Whenever I work with an agency or recruiter, I'm happy to help them out when I can. However I always insist that I see any and all resumes sent to a company on my behalf be sent to me first for my approval. My resume represents me, and my professional image. I'm okay with them removing my contact information. I'm not okay with them making changes that I wouldn't otherwise make. If they would balk at my requirements, I stop working with them.

If for some reason you still prefer not to provide your resume in the format they choose for any reason, then just decline to work with them and move on to other job openings. There are plenty of other recruiters and jobs.

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Why recruiters ask a resume in doc format?

Because they are either lazy, incompetent or manipulative.

Is there really a foundation in such feelings or is just my mad brain thinking to much on it?

Your feelings are entirely correct. There is no good reason to not accept a PDF resume. You can certainly edit the heck out of a PDF as well, but it's more work and requires a minimum level of skill & effort. The small group of unethical recruiters are unlikely to do that.

The recruiters that I have asked said me is a requirement for the submission.

That's a non-nonsensical and evasive answer. If there is an actual reason why a PDF isn't good enough, the recruiter should be able to articulate what that reason actually is.

I would try to avoid this practice , I think next time someone request my resume.doc I will think it twice before submit.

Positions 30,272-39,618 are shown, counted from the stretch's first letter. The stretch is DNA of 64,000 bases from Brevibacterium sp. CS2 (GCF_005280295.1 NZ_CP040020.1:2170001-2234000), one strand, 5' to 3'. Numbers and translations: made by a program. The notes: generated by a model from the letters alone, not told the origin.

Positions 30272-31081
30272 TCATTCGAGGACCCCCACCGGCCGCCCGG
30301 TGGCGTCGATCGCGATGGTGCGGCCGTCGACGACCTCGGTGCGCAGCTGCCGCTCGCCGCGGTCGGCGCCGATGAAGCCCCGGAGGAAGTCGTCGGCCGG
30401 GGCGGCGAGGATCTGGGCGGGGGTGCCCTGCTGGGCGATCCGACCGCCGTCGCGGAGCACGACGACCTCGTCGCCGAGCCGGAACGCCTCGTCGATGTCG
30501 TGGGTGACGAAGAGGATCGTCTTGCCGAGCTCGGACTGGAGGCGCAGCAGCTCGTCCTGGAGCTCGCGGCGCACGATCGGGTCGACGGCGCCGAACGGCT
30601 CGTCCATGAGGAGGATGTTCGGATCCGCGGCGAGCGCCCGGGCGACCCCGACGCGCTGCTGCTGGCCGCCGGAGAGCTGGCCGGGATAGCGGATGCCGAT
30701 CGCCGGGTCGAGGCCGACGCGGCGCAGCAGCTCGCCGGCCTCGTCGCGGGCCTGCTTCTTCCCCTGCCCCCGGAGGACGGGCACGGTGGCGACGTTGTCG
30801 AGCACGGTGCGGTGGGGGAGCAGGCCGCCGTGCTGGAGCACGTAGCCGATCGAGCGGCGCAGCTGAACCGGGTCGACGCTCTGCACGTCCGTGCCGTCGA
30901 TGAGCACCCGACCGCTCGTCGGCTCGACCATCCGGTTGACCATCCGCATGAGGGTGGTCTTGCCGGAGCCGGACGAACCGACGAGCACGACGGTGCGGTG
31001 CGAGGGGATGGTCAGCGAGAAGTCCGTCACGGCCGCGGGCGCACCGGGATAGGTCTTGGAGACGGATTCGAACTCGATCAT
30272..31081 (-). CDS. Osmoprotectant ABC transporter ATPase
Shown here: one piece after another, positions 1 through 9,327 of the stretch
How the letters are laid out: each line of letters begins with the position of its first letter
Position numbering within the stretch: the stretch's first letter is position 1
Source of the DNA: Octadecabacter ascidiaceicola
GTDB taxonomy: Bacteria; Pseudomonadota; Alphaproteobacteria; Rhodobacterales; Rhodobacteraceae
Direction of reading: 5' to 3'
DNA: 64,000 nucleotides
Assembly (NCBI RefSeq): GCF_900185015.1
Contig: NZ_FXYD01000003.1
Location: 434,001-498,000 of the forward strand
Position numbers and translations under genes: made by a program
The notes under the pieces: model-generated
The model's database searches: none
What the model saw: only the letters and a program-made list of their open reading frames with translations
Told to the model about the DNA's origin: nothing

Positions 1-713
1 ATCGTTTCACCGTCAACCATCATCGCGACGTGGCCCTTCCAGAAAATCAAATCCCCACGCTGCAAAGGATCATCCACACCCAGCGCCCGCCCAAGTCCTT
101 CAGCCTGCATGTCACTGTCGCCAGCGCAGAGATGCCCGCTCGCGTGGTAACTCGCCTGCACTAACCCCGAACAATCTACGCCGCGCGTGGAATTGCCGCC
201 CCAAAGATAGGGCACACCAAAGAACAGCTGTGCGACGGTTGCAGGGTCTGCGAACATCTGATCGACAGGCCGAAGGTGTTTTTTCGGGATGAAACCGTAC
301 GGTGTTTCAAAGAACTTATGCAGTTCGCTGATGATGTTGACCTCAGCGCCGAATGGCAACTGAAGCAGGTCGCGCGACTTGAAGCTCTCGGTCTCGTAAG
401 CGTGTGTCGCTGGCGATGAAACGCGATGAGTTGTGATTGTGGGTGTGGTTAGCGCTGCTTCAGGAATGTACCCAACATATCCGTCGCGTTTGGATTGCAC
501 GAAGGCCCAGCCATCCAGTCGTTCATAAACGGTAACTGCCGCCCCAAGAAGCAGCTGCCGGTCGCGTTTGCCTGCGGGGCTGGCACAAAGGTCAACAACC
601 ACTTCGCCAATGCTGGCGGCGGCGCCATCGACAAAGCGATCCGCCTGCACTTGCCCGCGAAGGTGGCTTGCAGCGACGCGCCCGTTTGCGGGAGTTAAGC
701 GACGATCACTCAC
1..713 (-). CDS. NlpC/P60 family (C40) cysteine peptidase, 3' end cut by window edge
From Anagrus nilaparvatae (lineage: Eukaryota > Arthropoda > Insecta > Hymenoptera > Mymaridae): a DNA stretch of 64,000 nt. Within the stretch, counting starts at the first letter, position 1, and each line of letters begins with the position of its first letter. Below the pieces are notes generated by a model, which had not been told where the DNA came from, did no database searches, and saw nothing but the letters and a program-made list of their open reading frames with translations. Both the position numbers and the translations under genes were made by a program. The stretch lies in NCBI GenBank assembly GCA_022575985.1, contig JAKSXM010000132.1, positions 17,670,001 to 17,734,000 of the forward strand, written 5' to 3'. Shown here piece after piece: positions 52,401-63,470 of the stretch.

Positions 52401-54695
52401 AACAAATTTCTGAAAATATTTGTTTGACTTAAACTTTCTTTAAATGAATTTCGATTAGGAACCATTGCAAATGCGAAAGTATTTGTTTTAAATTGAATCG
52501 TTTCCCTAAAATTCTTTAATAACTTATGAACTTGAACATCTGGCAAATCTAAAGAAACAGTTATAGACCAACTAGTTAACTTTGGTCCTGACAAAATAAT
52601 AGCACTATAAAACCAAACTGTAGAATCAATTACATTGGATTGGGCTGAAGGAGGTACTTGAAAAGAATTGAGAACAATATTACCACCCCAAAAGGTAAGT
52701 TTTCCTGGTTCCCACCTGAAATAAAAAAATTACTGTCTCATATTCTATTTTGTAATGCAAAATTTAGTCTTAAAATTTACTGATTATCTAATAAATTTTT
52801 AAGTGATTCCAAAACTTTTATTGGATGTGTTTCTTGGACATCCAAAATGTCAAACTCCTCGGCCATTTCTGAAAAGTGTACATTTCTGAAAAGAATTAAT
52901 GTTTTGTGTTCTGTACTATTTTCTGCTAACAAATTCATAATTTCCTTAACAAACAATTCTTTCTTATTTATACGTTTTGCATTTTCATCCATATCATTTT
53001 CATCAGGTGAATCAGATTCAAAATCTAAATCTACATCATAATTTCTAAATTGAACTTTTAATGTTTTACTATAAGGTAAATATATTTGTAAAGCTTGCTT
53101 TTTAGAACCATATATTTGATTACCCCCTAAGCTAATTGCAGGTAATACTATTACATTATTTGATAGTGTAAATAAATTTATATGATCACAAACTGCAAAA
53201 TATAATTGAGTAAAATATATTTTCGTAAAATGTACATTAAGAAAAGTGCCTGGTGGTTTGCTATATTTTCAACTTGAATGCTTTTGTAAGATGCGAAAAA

Yes. A recruiter/company that doesn't accept a PDF resume without a really good reason are a waste of time and potentially harmful

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  • 1
    I don't think this type of language, like calling another human beings "bottom feeders" is called for.
    – Aida Paul
    Jun 20, 2020 at 6:54
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    -1 for "bottom feeders".
    – guest
    Jun 20, 2020 at 10:33
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    Having dealt with a really nasty & useless recruitment agency, I think "bottom feeders" is relevant.
    – Solar Mike
    Jun 20, 2020 at 11:39
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    @TymoteuszPaul the original text is to point out that there is a small section of the recruitment profession that don't hold the same high standards that some recruitment agencies do. The way it has been written makes that clear.
    – Solar Mike
    Jun 20, 2020 at 12:11
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    @TymoteuszPaul where has the whole profession been targeted or is that just your "understanding"?
    – Solar Mike
    Jun 20, 2020 at 12:18
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Some companies request a doc format because it’s a requirement for whatever software they’re using to scan the resumes. Or they may even just be using the review tools in Word itself when evaluating resumes.

Now, I did work with a 3rd party recruiter once (he didn’t work for the organization I was applying to) who did want to make changes to my resume before submitting it to them. (Their formatting was bad enough that I had to explain the recruiter insisted on it in the interview.) But I’ve only had that happen once.